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13 Nov, 2014 18:14

Boots on the ground: Pentagon ‘certainly considering’ new role for US troops in ISIS fight

Boots on the ground: Pentagon ‘certainly considering’ new role for US troops in ISIS fight

​America’s top defense officials updated Congress on the threat posed by the so-called Islamic State group on Thursday and said that putting boots on the ground in Iraq or Syria remains a possibility.

As the United States military continues to train and equip Iraqi forces in hopes that locals will degrade and dismantle the group also known as ISIS, or ISIL, US Secretary of Defense Chuck Hagel told Congress this week that American troops may have to assume a new role to expedite the anti-extremist campaign.

Answering to whether he’d recommend to President Barack Obama that American troops augment their current mission of airstrikes against ISIL with boots on the ground, Hagel told a House Armed Services committee that remains an option.

Iraqi forces fighting ISIL in the extremist-controlled city of Mosul do not need land assistance from US forces at this point, Hagel said, adding, “but we are certainly considering” it.

Such troops would not explicitly take on a fighting role, though, but, according to the Pentagon, assist local forces in situations where maneuvering against ISIL on their own would be problematic.

Americans “will not be engaged in a ground combat mission,” Hagel insisted.

The American-led effort to help Iraqis recapture territory lost in recent months to the group that calls itself the Islamic State remains a long-term operation, Joint Chiefs of Staff Chairman Gen. Martin Dempsey acknowledged at Thursday’s hearing before Congress, and the Pentagon believes accomplishing as much will require roughly 80,000 US-trained local forces.

U.S. Defense Secretary Chuck Hagel (Chip Somodevilla/Getty Images/AFP)

In September, Congress approved a measure to train and arm Syrian rebels and assist Iraqi forces as those groups fight to recover major swaths of both nations lost to ISIL at an ever increasing pace up until America’s recent involvement. That same week, though, Pres. Obama reiterated to troops at an Air Force base in Florida that he would “not commit you . . . to fighting another ground war in Iraq.”

Pentagon top brass now say that the option remains on the table, however, in spite of an ongoing campaign that so far has consisted of a coordinated, multi-national campaign led by and large by the US.

“Just over 800 strikes to date” have targeted ISIL this year, Dempsey testified, and 1,400 American troops have already been deployed to either Iraq or Syria where another 1,500 personnel will soon arrive to assume military advisory roles. Twelve nations are directly participating in those airstrikes, Hagel added, and the US is currently in the process of construction two new advise-and-assist centers and four bases to train local fighters.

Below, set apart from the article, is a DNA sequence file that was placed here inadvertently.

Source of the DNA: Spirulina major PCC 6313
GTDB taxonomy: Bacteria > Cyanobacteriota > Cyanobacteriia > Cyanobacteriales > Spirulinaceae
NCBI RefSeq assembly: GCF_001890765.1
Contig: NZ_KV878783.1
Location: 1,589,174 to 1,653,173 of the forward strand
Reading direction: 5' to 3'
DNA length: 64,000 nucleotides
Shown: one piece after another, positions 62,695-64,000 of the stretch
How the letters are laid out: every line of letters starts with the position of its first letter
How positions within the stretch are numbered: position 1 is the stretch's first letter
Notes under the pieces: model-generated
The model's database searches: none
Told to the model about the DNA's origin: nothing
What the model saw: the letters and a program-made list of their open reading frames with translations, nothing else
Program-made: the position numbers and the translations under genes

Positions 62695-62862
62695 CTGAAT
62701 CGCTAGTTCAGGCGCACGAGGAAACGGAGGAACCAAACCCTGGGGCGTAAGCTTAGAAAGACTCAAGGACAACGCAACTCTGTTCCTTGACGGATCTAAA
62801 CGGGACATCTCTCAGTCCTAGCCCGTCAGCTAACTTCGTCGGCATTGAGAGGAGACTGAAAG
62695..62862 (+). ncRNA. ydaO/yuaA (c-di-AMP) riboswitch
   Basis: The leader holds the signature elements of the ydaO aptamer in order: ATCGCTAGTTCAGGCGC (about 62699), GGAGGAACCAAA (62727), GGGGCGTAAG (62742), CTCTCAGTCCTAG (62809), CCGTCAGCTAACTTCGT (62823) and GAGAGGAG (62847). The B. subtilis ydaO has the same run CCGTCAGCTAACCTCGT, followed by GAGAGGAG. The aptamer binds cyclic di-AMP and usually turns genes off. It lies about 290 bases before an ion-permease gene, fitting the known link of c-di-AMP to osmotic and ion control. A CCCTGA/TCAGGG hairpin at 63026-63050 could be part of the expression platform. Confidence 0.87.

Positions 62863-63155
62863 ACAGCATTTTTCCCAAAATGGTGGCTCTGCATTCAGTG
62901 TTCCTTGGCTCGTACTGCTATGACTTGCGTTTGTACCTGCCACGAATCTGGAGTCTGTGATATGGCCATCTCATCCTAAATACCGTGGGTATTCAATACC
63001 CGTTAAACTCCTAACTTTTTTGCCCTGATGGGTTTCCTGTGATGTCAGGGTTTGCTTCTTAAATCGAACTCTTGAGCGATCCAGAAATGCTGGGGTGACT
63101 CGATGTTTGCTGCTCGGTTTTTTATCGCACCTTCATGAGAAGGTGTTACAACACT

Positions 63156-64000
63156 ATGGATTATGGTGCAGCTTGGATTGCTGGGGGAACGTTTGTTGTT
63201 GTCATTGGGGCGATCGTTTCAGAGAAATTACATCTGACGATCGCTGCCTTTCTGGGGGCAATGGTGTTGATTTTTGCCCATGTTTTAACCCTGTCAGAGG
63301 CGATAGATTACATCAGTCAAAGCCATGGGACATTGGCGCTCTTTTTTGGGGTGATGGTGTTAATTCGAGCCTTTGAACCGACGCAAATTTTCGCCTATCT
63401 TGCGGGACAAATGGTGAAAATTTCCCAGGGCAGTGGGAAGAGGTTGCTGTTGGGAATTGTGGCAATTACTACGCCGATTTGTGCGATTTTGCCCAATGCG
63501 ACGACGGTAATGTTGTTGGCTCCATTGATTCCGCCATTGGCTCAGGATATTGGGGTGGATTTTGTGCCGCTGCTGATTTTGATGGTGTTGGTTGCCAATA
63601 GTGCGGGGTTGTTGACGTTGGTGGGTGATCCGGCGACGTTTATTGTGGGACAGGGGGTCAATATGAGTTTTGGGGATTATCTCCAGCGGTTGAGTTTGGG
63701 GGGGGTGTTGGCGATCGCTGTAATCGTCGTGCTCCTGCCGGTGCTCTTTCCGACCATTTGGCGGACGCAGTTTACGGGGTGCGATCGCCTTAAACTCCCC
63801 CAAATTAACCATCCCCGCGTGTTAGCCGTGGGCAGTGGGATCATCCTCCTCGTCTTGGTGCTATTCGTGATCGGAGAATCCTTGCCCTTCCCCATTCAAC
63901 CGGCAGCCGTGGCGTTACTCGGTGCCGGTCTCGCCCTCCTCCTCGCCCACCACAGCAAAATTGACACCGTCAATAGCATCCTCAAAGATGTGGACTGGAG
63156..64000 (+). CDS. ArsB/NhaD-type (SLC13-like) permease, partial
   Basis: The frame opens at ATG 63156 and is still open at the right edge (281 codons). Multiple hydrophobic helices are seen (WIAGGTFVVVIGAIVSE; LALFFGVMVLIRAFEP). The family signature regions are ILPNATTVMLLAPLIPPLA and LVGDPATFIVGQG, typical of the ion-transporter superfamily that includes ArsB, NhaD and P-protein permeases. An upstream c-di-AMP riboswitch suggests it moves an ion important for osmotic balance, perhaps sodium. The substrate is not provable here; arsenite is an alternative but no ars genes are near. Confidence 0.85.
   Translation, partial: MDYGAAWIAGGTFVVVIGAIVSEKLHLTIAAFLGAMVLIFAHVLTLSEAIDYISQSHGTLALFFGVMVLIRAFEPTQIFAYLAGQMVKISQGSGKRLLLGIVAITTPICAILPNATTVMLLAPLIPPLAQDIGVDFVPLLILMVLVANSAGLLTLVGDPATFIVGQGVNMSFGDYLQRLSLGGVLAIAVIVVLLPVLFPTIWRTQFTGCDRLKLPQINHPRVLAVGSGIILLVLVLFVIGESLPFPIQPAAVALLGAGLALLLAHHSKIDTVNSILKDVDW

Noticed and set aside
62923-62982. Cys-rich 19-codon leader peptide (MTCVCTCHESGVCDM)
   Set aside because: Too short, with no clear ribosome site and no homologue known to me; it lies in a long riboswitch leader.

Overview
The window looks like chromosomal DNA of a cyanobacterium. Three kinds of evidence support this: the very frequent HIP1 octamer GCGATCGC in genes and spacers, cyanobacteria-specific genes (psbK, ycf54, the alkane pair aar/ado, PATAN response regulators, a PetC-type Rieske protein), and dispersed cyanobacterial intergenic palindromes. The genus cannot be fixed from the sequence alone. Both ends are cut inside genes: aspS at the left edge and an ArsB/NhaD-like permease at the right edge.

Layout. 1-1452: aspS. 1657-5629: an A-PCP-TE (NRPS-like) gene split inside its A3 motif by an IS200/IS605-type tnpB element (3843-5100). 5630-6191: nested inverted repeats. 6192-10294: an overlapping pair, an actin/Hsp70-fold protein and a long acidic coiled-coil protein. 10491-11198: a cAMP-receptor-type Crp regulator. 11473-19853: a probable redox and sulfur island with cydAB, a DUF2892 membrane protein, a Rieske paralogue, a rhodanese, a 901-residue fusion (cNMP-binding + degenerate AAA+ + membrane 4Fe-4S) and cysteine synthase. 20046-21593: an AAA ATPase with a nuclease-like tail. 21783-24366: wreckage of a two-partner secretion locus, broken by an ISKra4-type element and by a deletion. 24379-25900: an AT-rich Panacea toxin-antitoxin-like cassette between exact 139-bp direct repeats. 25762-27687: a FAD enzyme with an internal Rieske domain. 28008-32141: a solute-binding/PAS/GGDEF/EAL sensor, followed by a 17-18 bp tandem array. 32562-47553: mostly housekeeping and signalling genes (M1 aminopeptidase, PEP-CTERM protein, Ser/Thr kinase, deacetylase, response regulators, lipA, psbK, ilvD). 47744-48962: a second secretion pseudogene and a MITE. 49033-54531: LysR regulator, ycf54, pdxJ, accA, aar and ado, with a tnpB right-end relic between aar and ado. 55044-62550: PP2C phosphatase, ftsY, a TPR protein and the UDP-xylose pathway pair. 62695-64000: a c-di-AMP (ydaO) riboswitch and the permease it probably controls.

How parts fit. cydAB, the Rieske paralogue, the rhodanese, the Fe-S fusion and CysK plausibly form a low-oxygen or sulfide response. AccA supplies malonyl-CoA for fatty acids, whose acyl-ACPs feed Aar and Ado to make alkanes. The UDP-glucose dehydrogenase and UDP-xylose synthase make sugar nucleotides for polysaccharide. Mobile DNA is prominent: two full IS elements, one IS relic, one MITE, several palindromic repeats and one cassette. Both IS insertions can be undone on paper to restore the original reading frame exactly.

According to Dempsey, core ISIL membership now consists of upwards of 18,000 extremists, with perhaps 31,000 militants in all fighting alongside those forces — a number that suggest the size of the group has not ballooned beyond expectations in recent weeks.

Nevertheless, the threat of ISIL “is significantly worse . . . that [anything] we’ve seen before,” Hagel said at the hearing. “Not just in Iraq, but in the Middle East.”


Chairman of the Joint Chiefs of Staff Gen. Martin Dempsey (AFP Photo/Brendan Smialowsky)

“In Iraq, much more needs to be done to achieve political reform. But we are seeing steps in the right direction,” Hagel explained of the situation there. With regards to Syria, Defense officials and lawmakers alike expressed frustration over the military’s inability thus far to successfully combat the Islamic State as relationships between the Obama administration and that nation’s leader, Bashar Al-Assad, remain as icy as ever.

“Our strategy in Syria will demand time, patience and perseverance,” Hagel said. “We cannot accomplish our objections in Syria all at once.”

“I think it’s also clear that Assad, because of how he has governed, has brought this astounding instability on himself, on his people on his country, and it has allowed groups like ISIL, Al-Nusra, Al-Qaeda . . . [and] other terrorist organizations to be strengthened for obvious reasons,” Hagel added. “But just alone, dealing with Assad,” he said, is “not going to put ISIL back in the box.”

“You could change Assad today and that’s not going to change all the dynamics quickly certainly in Syria. But who are you going to replace Assad with? And what kind of army would take on ISIL?” he asked.